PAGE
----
If you’re not getting plenty of vitamin B12-rich foods in your diet like liver and clams, consider a sublingual (dissolves under your tongue) vitamin B12 supplement. Vitamin B12 can help improve your basic cognitive skills.
Have a Cup of Green Tea
A compound found in green tea called epigallocatechin (EGCG) has been found to benefit brain health significantly. One study, published in the journal Psychopharmacology, showed that the EGCG in green tea had a positive effect on cognitive functioning and memory.
Since drinking green tea can give your brain a boost, consider having at least one cup a day. Hot green tea is great in the morning, or with meals. It’s also delicious over ice.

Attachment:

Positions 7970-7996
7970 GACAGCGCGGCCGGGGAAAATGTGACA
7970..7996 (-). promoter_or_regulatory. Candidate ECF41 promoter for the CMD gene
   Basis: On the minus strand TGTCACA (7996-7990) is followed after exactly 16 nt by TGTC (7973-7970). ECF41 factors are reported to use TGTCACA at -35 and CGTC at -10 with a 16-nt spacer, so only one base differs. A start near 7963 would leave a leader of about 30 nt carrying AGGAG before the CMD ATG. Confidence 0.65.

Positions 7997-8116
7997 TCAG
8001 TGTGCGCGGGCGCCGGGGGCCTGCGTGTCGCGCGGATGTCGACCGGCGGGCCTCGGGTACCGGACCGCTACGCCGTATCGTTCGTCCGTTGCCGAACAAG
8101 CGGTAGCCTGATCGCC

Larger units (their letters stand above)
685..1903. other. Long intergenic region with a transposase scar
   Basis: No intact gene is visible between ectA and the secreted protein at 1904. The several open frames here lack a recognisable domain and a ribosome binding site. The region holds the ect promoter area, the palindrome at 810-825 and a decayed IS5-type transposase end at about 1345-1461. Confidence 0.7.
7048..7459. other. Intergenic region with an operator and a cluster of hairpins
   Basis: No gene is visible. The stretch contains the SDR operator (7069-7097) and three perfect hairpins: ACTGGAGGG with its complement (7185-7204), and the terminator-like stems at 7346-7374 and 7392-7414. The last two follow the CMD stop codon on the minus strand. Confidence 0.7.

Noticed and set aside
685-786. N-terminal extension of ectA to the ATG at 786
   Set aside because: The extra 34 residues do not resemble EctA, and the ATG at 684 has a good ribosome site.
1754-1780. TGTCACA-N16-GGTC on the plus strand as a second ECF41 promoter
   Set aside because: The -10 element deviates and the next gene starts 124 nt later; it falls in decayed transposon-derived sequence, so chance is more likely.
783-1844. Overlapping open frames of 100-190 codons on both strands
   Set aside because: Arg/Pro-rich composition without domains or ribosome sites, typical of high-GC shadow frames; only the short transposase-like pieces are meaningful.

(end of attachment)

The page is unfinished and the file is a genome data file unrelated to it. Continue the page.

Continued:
Try Incorporating Balance Exercises
Balance is intricately related to cognition. Your eyes, ears, and muscles send messages to the neurological system. The messages coming from your body to your brain essentially help you maintain your balance. Strengthening your balance will help you keep your brain sharp and alert.
You don’t have to enroll in a program or buy equipment to incorporate balance exercises into your day. Simple things like heel-to-toe walking or backward walking will improve your balance and can be done anytime. Another good idea is to stand behind a chair and rise up to your tiptoes while you hold on to the back of the chair. Then, lower your heels back to a normal standing position. Repeat this exercise ten times, and then complete two more sets. As you find that your balance is improving, you can try this same exercise without holding onto the chair. Eventually, you’ll be able to do it while standing on one leg. Do your best to work on your balance every day.
Use Your Nondominant Hand